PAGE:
After stories spilled into the public arena about sexual harassment in a number of industries, many people have learned about forced arbitration clauses that allow companies to keep cases away from public scrutiny by forcing accusers to settle outside of courtrooms. While the practice is common, it’s helped create a silencing effect — which wasn’t helped when President Trump overturned a rule that called for government contracts to not be awarded to companies that use forced arbitration in April.
In a surprising move that could force other industry giants to follow, Microsoft announced Tuesday it would eliminate forced arbitration practices. Earlier in December, Sen. Kirsten Gillibrand and Sen. Lindsay Graham authored bipartisan legislation that would cancel all forced arbitration agreements. In doing so, they pointed to an estimated 60 million Americans whose employment contracts include forced arbitration agreements:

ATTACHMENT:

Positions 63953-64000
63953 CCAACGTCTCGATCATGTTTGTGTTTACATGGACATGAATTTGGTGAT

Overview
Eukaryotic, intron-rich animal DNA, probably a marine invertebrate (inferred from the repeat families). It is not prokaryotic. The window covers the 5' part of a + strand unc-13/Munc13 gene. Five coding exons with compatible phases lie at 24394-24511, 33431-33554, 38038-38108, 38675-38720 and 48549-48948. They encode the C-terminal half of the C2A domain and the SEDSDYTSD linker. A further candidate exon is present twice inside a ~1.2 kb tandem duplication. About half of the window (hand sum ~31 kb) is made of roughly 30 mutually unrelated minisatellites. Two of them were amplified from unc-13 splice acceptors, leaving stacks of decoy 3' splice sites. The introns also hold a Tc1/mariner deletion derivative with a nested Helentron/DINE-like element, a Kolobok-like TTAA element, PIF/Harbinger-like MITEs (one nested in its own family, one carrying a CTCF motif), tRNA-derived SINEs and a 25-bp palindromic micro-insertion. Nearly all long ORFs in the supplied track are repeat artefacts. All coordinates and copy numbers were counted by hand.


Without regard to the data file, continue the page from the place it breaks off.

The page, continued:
According to Microsoft’s President and Chief Legal Officer Brad Smith, the decision to reflect on its own policies came after a conversation with Senator Graham in Washington, D.C.
In a blog post on Tuesday, Smith said the company never enforced the arbitration provision relating to sexual harassment, even though “a small segment” of employees were required to sign contracts with them, including vice presidents and some employees in corporate, external or legal affairs.
“We concluded that if we were to advocate for legislation ending arbitration requirements for sexual harassment, we should not have a contractual requirement for our own employees that would obligate them to arbitrate sexual harassment claims,” Smith wrote.
Smith added the U.S. should make more strides to help victims let their voices be heard, including access to the legal system.